The Moon over the Mountains: Stories by Atsushi Nakajima, translated by Paul McCarthy and Nobuko Ochner. Iowa City: Autumn Hill Books, 2011.
I confess that I had never heard of Atsushi Nakajima (1909-1942), but his name is well-known to Japanese who studied him in high school and who admire his distinctive prose style. Now his hour of glory has struck in the West, with his first book-length appearance in English, along with four volumes translated into French by Véronique Perrin.
Reading the title story, ‘Sangetsuki,’ with the elegant translations of McCarthy and Perrin to hand, I was tempted to compare Nakajima’s writing to the taut, lucid, authoritative style of Kleist. Others have compared him with Marcel Schwob and Borges. He may have gleaned something of the style of Kafka, whom he read in English.
His devotion to another master of style, Robert Louis Stevenson (also admired by Schwob and Borges), inspired the novel, Hikari to kaze to yume, which describes the Scottish writer’s last days in the South Seas. Masao Kume, a member of the Akutagawa Prize jury (which made no award that year), wanted to see this novel translated into English to win understanding for the Japanese in wartime. Perhaps Paul McCarthy could make this wish come true at last, facing the challenge of recomposing in Stevenson’s style the passages from his fictional journal.
After concluding the novel in the spring of 1941, Nakajima followed in Stevenson’s traces, working for the Japanese government in Palau. Returning to Toyko a year later, he succumbed to pneumonia in December 1942 at the age of 33. (The inside flap incorrectly states that he died in Palau.) Early death put the crowning touch to his literary profile, ensuring to his voice an indelible purity and
Nakajima has a devoted following in Japan, where his works are no doubt sedulously annotated. The present translators, though versed in Chinese lore, prefer to let the stories speak for themselves. Their helpful afterword indicates that Nakajima sticks closer to his Chinese sources than Akutagawa or Yasushi Inoue did. Selection and arrangement, style, and touches of modern psychology create his distinctive touch, along with his perpetual brooding on existential questions, ‘how one should find oneself, how one should live in an unjust world.’
The title story is about a poet who turns into a tiger. His transformation is inspired by Dr Jekyll and Mr Hyde: ‘I noticed that fur was beginning to sprout on my hands and elbows… I awoke to find my mouth smeared with blood and rabbit fur scattered about me.’ The climax is the tiger’s poem. ‘Tonight I gaze at the bright moon over the mountain./ Unable to sing an ode, I can only howl.’ The poem is in Chinese in the original, whether composed by Nakajima or borrowed from a Chinese source.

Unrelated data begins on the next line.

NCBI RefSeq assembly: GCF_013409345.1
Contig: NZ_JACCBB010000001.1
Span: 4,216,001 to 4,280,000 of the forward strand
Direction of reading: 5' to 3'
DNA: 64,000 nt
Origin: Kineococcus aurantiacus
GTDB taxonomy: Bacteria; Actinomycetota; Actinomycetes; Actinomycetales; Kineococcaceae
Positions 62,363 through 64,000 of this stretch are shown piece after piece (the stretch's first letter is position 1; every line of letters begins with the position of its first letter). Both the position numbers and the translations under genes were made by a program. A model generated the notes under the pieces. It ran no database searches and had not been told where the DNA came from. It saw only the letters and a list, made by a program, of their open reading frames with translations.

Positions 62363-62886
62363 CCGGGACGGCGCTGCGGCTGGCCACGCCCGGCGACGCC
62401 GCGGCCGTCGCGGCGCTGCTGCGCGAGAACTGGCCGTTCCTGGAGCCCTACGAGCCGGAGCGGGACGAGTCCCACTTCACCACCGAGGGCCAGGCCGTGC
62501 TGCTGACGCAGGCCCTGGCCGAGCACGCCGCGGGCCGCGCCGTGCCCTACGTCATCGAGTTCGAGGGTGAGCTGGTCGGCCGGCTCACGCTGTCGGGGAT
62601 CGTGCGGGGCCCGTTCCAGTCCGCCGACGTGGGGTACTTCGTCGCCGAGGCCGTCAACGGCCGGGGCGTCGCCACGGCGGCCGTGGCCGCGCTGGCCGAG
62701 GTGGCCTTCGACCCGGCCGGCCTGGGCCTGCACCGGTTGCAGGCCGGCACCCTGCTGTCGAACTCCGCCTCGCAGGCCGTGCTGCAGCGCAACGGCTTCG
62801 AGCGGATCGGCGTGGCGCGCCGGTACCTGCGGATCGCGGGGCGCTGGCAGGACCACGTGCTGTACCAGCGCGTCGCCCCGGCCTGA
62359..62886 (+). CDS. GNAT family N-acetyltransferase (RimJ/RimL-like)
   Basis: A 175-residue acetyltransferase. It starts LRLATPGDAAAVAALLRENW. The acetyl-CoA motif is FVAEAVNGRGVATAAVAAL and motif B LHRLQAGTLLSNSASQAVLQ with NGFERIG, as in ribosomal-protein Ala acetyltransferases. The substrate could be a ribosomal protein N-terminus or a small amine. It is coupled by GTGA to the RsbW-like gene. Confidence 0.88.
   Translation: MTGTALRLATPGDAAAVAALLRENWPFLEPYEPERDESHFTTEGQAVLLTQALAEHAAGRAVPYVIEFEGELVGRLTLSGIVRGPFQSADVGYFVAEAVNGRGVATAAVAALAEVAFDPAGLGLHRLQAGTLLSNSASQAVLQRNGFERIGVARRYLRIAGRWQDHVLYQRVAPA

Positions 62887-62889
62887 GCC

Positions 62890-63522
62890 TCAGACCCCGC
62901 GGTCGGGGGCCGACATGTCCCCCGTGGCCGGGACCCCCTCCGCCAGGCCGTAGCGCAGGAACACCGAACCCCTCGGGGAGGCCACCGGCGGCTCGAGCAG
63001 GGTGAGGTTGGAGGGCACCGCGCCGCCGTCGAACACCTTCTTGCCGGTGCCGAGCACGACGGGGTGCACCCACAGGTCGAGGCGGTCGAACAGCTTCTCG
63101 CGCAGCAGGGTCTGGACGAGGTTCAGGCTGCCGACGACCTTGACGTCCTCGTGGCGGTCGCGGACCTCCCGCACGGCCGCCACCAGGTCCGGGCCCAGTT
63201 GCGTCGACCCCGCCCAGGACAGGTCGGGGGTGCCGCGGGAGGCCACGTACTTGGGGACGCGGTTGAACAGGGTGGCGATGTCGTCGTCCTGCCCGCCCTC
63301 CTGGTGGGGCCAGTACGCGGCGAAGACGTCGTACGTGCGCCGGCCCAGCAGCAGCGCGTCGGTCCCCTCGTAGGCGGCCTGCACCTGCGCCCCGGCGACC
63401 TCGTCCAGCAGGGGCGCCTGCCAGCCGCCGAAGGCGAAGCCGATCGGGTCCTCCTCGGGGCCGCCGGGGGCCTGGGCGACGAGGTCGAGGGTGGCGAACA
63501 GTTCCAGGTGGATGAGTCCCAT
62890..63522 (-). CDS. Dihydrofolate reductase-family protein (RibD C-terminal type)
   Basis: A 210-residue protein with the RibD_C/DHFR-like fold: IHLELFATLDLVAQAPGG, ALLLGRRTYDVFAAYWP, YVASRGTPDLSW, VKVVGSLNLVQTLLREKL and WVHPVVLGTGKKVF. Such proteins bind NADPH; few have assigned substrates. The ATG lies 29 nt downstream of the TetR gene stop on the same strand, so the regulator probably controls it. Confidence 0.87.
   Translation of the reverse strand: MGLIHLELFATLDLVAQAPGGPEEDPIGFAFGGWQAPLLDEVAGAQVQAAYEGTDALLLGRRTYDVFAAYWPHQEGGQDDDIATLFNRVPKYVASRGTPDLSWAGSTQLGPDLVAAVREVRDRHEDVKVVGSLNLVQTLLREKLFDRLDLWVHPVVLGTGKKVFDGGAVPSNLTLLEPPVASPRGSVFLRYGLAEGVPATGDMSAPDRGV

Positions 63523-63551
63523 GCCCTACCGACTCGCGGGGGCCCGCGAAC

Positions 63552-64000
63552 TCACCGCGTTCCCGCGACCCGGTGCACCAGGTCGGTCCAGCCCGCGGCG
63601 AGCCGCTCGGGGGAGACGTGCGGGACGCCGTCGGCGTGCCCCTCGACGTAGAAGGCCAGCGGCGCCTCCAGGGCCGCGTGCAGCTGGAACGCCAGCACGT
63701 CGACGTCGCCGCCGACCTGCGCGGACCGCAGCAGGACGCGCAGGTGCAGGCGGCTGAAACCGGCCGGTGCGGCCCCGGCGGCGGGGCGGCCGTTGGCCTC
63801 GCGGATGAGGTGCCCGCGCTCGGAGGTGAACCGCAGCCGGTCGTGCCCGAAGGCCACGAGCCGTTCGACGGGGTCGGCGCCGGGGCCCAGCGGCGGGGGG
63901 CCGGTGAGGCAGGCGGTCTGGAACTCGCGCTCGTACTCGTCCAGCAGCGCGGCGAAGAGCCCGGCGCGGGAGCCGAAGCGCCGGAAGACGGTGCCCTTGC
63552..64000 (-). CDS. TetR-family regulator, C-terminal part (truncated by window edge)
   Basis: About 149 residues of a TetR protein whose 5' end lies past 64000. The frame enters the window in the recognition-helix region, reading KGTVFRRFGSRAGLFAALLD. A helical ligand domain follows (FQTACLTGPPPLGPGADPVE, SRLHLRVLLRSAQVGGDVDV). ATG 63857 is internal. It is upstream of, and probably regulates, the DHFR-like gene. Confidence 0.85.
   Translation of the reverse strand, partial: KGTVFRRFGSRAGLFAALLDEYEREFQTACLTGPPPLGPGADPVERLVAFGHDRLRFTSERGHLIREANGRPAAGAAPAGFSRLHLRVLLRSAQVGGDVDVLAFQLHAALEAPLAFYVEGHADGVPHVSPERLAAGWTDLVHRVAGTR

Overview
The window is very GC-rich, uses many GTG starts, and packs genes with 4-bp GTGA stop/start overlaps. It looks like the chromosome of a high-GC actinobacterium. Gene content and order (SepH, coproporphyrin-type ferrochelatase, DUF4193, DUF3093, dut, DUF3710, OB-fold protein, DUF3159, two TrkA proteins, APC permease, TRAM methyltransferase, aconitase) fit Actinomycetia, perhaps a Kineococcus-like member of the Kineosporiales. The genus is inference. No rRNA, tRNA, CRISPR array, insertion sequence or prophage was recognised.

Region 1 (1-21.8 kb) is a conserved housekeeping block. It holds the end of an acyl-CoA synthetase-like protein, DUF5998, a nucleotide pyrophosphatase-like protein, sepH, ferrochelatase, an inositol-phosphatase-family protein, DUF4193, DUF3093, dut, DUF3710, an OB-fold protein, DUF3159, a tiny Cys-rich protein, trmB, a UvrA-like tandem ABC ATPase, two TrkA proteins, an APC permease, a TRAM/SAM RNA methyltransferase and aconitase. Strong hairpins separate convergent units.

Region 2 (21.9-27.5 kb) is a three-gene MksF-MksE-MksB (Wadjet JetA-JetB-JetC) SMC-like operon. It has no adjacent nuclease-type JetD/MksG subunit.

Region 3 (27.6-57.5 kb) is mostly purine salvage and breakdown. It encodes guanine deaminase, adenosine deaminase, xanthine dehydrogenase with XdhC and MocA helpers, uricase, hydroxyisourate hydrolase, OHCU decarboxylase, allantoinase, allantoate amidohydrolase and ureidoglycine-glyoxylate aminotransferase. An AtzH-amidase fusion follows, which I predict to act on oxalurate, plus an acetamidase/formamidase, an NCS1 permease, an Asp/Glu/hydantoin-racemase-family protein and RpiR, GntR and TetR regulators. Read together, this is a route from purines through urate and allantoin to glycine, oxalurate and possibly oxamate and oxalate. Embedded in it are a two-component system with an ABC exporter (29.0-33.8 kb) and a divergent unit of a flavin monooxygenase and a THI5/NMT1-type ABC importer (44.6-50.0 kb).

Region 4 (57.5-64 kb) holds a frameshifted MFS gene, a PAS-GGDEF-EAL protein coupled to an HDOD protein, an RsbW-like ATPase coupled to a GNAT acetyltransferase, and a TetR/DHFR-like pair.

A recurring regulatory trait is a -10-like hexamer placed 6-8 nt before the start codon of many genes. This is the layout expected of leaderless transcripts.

Three stories are set in the time of Confucius. ‘The Disciple’ threatens to be a mighty bore, as it tells of an unconditional admirer of the Chinese sage. But interest grows as the disciple chafes at the diplomatic, compromising behavior of his Master and his dismissal of someone so ‘forgetful of his station’ as to want to ‘rectify the wickedness of an entire country with his own petty person.’ Critical Americans, Russians, and Catholics may have food for thought here. The disciple dies a martyr and Confucius sheds tears.
In chronicling lurid misbehavior at Chinese courts Nakajima conveys a deep and disillusioned vision of political intrigue, human nature, and historical change. Perhaps his reading of Spinoza (in Latin with English translation) shaped this attitude. Very memorable are two destructive female characters, intensely imagined.
‘Li Ling,’ set in the first century BCE, tells of the punitive castration of a historian Sima Qian, whose art is described in a way that suggests Nakajima identifies with him. The humiliated historian resolves: ‘In order to continue to live, he had to convince himself that his person no longer existed.’ The story is also a quiet, indirect protest against the oppressive conditions in Japan at the time.
Nakajima’s last story, ‘The Master,’ is about an archer so perfectly steeped in the wisdom of emptiness that he no longer needs a bow and arrows, or even remembers what they were. This can be read as a sublime parable of Buddhist or Daoist insight, or as droll satire, or as a poised performance that cultivates undecidability between the alternative readings.
I must congratulate the translators on choosing to make this author known in the English-speaking world and I devoutly hope that they will give us several more volumes of his oeuvre.